Israeli planes reportedly carried out air strikes in northern Syria early Wednesday, Syrian state media reported, killing one person and wounding six in the first alleged attacks since last month’s attacks in which a faulty Syrian anti-aircraft missile exploded in the Negev desert.
Syrian state media SANA reported that the Syrian air defense has engaged Israeli missiles near the port city of Latakia in northern Syria and Hama in the west. State television reported that one person was killed and six injured. The report says the victims are civilians.
Videos posted on social media showed a large fire and several powerful explosions at the site of the explosion.
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SANA said the site is a plastics factory. Israel has reportedly bombed sites linked to alleged missile production in Iran and weapons depots in the Latakia and Hama regions.
A large fire with secondary explosions near Latakia, #Syria reported. pic.twitter.com/FHZSIgL9Td
̵1; Joe Truzman (@Jtruzmah) May 5, 2021
Israeli defense forces declined to comment on the night’s strikes, in line with their policy of neither confirming nor denying their operations in Syria, except for those retaliating for the country’s attack.
The ISIS has launched hundreds of strikes in Syria since the start of the civil war in 2011 against Iran’s actions to establish a permanent military presence in the country and efforts to transport advanced, game-changing weapons to terrorist groups in the region, mainly Hezbollah.
Israeli aggression targeting civilian plastic warehouse in Latakia province # Syria # Junepic.twitter.com/2CTPcSkQsT
– News Agency (@uunionnews) May 5, 2021
The strike is the first to be reported since April 22, when a Syrian surface-to-air missile crashed to the ground near the Dimona nuclear reactor.
The Israeli Defense Forces said the sirens were fired not by a targeted attack on a target in Israel, but by a faulty Syrian anti-aircraft missile fired at an Israeli jet during an IAF air strike on targets in the Syrian Golan Heights.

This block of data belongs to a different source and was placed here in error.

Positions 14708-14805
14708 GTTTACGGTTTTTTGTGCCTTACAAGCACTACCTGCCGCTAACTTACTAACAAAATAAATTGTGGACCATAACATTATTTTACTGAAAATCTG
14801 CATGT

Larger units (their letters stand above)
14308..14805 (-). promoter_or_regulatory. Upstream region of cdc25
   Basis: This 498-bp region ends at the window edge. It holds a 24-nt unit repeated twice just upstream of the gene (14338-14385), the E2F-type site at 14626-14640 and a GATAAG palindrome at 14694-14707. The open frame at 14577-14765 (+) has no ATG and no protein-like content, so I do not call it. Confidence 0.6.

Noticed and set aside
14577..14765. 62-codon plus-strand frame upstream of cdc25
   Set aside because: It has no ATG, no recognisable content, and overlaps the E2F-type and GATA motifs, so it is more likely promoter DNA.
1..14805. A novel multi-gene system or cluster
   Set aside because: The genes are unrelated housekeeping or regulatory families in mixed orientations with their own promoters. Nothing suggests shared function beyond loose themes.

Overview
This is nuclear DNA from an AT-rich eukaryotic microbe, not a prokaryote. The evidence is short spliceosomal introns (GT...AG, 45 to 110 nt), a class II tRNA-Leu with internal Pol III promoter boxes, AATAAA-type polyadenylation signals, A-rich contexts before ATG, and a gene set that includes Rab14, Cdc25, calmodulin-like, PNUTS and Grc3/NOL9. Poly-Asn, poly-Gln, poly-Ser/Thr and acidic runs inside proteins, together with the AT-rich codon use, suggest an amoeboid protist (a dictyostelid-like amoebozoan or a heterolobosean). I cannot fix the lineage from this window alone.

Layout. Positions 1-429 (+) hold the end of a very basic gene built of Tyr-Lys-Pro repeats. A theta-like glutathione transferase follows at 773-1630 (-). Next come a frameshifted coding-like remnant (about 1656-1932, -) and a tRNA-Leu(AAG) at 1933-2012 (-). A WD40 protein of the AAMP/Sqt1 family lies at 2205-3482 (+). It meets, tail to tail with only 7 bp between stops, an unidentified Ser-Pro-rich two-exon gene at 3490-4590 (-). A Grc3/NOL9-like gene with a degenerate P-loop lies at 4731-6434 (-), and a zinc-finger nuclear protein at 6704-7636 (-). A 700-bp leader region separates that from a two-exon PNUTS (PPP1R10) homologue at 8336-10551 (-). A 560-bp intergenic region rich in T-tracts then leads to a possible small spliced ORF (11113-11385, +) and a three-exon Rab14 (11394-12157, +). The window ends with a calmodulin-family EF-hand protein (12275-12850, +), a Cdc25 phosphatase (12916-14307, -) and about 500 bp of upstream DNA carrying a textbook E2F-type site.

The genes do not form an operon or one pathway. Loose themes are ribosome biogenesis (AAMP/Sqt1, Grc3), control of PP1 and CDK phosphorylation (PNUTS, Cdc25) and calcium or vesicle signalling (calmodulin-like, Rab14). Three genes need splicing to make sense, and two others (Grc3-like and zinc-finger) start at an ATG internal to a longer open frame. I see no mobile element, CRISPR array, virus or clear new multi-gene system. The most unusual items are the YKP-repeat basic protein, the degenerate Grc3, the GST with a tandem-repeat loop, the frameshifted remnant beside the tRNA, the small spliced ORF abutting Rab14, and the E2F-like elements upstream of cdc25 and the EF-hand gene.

IDF troops fired an interceptor missile at the oncoming projectile to try to shoot it down, apparently unsuccessfully.
Pieces of the Syrian surface-to-air missile landed in open areas in the Ramat Negev area in southern Israel, local authorities said in a statement to residents, with some pieces hitting about 30 kilometers from the Dimona nuclear reactor.
In response to the launch of the surface-to-air missile, Israeli jets carried out a second round of air strikes in Syria, bombing the battery that fired the projectile, as well as other air defense systems, the IS said.
According to Syrian state media, four soldiers were injured in the Israeli strike and suffered material damage.
The incident came amid peak tensions between Israel and Iran following an attack on Iran’s Natanz nuclear site earlier last month, which is widely attributed to the Jewish state. Iran has vowed revenge for alleged Israeli sabotage.
IS spokesman Hidai Zilberman stressed that the military did not believe it was a deliberate attack on the country or the nuclear facility.
“There was no intention of hitting the Dimona nuclear reactor,” Zilberman told reporters.
According to Zilberman, the projectile appeared to be a Russian SA-5 surface-to-air missile, a particularly large projectile weighing several thousand kilograms with a 200-kilogram warhead.
Residents of Jerusalem and central Israel said they felt the echo of the explosion. It was not immediately clear whether this was caused by a Syrian missile strike or a failed interception attempt.
Although unusual, Syrian surface-to-air missiles fired at Israeli warplanes have in the past caused damage and triggered sirens when they fell back to the ground.
In 2019, an SA-5 rocket, which was fired at an Israeli plane, landed in northern Cyprus, causing an explosion and a large fire in a village there.
In 2017, two SA-5 missiles fired at Israeli planes landed in eastern Israel, while a third landed in Jordanian territory without causing injury or damage. In this incident, the ID fired an intercepting arrow 2 firing at the incoming projectile during the first operational use of the system.
Judah Ari Gross contributed to this report